The wild turkey is widespread in part thanks to introduction into previously uninhabited areas, of which include Hawaii, Germany, Australia, and New Zealand. One reason for this introduction process is the popularity of this species as a game bird. As such, they are not legally protected and current estimates put the population as increasing. Wild turkeys prefer mature open woodlands, particularly oak and pine forests, and are more attracted to areas recently burned which results in desired food plants increasing. While the typical lifespan of a wild turkey is close to two years, there are records of wild turkeys living more than a decade. Typical predators include, but are not limited to: humans, coyotes, fox, opossum, skunks, mink, weasels, raven, crow, squirrels, chipmunks, and various snake species.

Monday, November 19, 2012

Eastern Chipmunk

Eastern Chipmunk, Tamias striatus
The Eastern Chipmunk can be found inhabiting temperate forests throughout most of eastern North America up through southeastern Canada. While they prefer open forests, they are not an uncommon sight near rural or suburban homes. Living in shallow burrows, they do not leave dirt near the entrances like many other Sciurids, but carry the dirt away and conceal it with leaves and rocks. This helps prevent predators from finding their burrow which can extend over 30 feet in length. During the cold winter months, this species of chipmunk does not hibernate, but rather enters torpor for a few days at a time. Torpor is one of three major classifications of dormancy in mammals with torpor as a shorter duration and differing rates of body temperature and metabolic rate than estivation and hibernation.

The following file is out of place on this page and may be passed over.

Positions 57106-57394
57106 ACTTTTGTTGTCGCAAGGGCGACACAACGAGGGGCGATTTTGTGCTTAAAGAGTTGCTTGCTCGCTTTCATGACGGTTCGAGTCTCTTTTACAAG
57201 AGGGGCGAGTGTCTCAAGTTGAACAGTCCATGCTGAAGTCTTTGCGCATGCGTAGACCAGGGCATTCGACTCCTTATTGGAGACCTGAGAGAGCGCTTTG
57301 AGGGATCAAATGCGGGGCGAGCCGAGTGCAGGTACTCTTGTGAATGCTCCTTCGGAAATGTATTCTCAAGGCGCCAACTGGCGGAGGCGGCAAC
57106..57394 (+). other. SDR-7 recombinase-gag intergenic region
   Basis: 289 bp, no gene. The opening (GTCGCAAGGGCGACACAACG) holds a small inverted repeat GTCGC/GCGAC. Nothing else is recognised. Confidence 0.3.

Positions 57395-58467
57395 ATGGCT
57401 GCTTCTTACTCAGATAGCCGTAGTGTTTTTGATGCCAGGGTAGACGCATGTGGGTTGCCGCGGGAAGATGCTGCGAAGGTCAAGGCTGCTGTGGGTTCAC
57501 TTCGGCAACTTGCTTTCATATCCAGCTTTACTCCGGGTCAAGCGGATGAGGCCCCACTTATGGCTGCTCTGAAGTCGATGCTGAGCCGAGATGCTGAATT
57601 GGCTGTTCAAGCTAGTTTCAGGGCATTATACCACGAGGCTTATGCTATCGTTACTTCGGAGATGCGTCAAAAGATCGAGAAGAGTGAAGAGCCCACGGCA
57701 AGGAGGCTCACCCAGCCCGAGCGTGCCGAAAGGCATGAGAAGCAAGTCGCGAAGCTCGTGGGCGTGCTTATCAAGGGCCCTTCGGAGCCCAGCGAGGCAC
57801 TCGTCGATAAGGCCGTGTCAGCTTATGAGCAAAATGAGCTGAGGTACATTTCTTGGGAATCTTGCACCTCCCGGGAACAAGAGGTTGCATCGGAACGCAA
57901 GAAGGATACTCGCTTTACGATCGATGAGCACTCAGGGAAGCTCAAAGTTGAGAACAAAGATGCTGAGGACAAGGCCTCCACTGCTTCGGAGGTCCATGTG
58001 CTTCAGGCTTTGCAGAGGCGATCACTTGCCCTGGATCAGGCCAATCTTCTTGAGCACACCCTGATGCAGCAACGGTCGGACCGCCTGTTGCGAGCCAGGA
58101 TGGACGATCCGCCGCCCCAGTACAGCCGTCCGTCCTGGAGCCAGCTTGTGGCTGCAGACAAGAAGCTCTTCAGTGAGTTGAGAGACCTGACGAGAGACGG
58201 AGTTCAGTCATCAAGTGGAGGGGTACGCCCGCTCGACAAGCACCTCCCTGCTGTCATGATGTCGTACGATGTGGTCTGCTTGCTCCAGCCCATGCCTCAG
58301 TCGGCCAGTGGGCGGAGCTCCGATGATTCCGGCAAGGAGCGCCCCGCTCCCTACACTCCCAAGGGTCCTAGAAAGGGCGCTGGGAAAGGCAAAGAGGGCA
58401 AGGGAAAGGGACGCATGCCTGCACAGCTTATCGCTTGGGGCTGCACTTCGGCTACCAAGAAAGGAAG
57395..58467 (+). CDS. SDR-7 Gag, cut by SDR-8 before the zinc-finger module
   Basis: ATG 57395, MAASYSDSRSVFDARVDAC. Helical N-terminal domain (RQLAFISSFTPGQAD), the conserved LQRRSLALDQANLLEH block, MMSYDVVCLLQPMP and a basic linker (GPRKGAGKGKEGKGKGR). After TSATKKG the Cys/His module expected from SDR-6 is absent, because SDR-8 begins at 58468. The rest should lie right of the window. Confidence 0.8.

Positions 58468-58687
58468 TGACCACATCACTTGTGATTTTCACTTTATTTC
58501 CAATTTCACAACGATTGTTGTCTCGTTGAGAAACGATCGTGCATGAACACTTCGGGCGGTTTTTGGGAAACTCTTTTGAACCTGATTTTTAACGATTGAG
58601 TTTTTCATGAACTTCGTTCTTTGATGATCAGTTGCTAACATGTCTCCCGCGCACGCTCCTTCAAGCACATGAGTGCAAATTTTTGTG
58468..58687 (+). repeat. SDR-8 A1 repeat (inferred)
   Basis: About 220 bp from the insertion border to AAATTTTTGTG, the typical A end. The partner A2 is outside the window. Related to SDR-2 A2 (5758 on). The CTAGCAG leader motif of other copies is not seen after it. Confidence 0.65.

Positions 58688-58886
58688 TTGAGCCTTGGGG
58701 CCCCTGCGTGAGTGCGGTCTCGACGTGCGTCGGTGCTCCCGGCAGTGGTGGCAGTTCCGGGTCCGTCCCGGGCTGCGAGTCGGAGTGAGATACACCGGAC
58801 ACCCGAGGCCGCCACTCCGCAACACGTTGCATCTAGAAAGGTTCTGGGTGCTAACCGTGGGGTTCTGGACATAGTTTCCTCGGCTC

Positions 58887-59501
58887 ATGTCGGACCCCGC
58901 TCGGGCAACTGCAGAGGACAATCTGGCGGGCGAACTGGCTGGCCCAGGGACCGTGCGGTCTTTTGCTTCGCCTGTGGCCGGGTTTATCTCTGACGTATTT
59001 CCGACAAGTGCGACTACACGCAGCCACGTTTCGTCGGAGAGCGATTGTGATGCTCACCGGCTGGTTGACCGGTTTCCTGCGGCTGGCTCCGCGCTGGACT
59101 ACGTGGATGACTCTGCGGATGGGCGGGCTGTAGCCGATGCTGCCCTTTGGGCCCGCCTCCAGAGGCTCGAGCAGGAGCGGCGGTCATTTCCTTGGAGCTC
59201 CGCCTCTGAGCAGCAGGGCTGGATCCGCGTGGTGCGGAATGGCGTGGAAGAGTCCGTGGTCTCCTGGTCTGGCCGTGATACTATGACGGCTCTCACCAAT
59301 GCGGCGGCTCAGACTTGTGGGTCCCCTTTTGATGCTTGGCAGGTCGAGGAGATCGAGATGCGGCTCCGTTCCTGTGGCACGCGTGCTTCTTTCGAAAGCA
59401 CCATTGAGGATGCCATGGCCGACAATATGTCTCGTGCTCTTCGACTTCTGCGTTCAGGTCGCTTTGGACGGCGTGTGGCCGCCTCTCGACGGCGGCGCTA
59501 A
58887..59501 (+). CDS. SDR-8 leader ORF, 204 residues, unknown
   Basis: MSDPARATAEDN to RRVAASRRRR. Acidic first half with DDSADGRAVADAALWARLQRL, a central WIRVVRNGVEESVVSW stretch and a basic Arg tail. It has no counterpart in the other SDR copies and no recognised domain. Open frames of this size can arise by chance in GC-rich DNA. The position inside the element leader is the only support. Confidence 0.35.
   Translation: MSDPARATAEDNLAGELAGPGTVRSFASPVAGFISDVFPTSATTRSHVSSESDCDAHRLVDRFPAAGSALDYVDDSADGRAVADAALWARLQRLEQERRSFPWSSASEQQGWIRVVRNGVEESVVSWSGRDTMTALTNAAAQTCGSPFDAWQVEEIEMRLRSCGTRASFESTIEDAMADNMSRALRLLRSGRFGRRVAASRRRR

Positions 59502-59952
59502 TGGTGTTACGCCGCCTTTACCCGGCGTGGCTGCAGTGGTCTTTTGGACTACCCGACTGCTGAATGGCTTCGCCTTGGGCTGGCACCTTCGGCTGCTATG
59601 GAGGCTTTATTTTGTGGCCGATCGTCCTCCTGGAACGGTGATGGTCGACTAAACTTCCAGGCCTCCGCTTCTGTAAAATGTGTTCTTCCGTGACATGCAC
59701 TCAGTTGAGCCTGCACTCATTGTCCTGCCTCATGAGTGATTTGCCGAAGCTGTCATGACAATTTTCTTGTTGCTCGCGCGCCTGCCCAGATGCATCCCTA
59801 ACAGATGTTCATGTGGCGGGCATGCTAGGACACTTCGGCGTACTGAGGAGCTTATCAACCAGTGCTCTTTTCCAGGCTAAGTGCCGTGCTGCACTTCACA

Photography credit to my brother once more.

Friday, November 16, 2012

Adirondacks Mountains III

Sunset on a river of the Adirondacks Mountains
The Adirondacks Mountains are a beautiful combination of protected mountains, forests, rivers, and lake. The name comes from an Iroquois word meaning "eater of tree bark", a term from the neighboring Algonquin tribe used in a derisive manner. The area is covered with pine forests, spruce, hemlock, and hardwoods. It is a known portion of bear country, with black bear and white-tailed deer as the two largest species of wildlife found in the region.

As mentioned earlier, credit for the photos of the Adirondacks this year go mainly to my brother.

Wednesday, November 14, 2012

Leafhopper Assassin Bug

Leafhopper Assassin Bug, Zelus rendarii

The Leafhopper Assassin Bug, a true bug, only measures 1/2 inches long (compared to the much larger Wheel Bug). It can often be found in cotton fields feeding on anything, but preferring the soft-bodied insects. The front legs contain a sticky substance which is used to catch prey. The strong beak is then used to pierce the prey, inject digestive enzymes, and finally suck out the insides. The nymphs go through five different molting stages, but have no wings. The adults are what you find for those overwintering, and while they have wings, they are poor fliers. The leafhopper assassin bug is found more along the central southern United States and the west coast. As with other assassin bugs, these are considered beneficial as they feed on insects such as mosquitoes, weevils, and caterpillars.

Monday, November 12, 2012

Eastern American Toad

Eastern American Toad, Bufo a. americanus